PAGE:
Regardless, after my supervisor seemingly gave me the green light to focus on my thesis, I began writing while concurrently working on an additional paper. I already have one first-author paper and one co-authored paper to my credit. Initially, I held a separate meeting with both supervisors to discuss the thesis outline. They both agreed with my proposed content, although the second supervisor, whose area of expertise is somewhat unrelated, did not have significant input. Once we reached an agreement, I promptly started writing and eventually shared two chapters of my thesis with them. However, my supervisor, including the second supervisor in cc, told me that I should not prioritize my thesis as previously mentioned, but rather concentrate on the important papers. She stated that she would only review the thesis once she believed I had enough time. In response, I explained that I primarily worked on the thesis during my free time (even though as per the regulations in Germany I can work during working hours on my thesis), as I dedicated a large portionamount of my time to the paper. She then repeated that I did not have enough time, but she would start reviewing the thesis in the following month, as the second supervisor replied to all that she would start reviewing after my answer (and she did, telling me to do few corrections only). Two months passed, and my supervisor deliberately delayed the correction process. To apply pressure, I requested a meeting between the supervisors and myslef, to address the current progress of my dissertation. Surprisingly, she completed the corrections on the day before the meeting. However, during the meeting, she requested the inclusion of calculations that I performed for her, but she told me to switch and collaborate with the big name of my field, which I also did. Initially, she had indicated that these calculations were unnecessary in the meeting of the thesis outline, but now reconsidered and they have to be included, and second supervisor agreed that they should be included. Additionally, she expected me to provide explicit details on the computer simulations I conducted, down to the smallest aspects, I dont want to write a manual. Furthermore, she requested that I share my scripts with the new Ph.D. student. However, I feel uncomfortable sharing this information until I am allowed to submit my thesis, as I perceive my supervisor as unreliable and more concerned about her own career (considering her tenure status). Consequently, I have been stalling, but I cannot continue to do so for five more months. I suspect that my supervisor does not want me to complete my thesis within the remaining duration of my contract. This would enable her to keep me available for assistance even after my contract expires so that the new Ph.D. student can approach me with questions, and she can ensure a smooth progress for the new PhD.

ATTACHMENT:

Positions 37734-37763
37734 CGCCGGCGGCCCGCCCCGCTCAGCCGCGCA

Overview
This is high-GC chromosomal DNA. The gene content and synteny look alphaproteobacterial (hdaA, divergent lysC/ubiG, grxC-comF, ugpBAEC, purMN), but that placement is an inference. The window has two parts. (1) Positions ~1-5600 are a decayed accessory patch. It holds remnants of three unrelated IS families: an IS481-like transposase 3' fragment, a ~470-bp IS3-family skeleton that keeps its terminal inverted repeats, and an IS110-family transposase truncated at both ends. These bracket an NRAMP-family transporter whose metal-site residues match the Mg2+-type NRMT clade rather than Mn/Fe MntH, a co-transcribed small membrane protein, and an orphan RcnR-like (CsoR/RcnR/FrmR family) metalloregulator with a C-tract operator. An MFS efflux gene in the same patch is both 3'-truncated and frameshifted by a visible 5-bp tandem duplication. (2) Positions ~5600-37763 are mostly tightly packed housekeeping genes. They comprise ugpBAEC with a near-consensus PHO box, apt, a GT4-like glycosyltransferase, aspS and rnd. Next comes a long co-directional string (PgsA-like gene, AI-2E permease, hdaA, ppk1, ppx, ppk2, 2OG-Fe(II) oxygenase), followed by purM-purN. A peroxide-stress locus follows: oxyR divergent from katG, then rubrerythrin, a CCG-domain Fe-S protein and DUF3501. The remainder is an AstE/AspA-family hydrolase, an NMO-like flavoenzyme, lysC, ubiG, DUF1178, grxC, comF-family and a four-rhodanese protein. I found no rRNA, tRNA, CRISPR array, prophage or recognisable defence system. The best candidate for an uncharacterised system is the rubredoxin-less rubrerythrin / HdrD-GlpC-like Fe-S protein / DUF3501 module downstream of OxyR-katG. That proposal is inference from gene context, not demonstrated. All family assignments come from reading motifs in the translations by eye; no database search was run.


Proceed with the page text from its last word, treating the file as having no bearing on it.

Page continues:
I am somewhat unsure on how to handle this situation, I try to involve as much as possible the second supervisor but the supervisors have a good relationship with each other so I don't think I will get enough support from the second if the first says I am not finished, and I can not submit until my supervisors sign off on it. Are my thoughts valid or am I even in the wrong here, and does anyone have any suggestions how to proceed?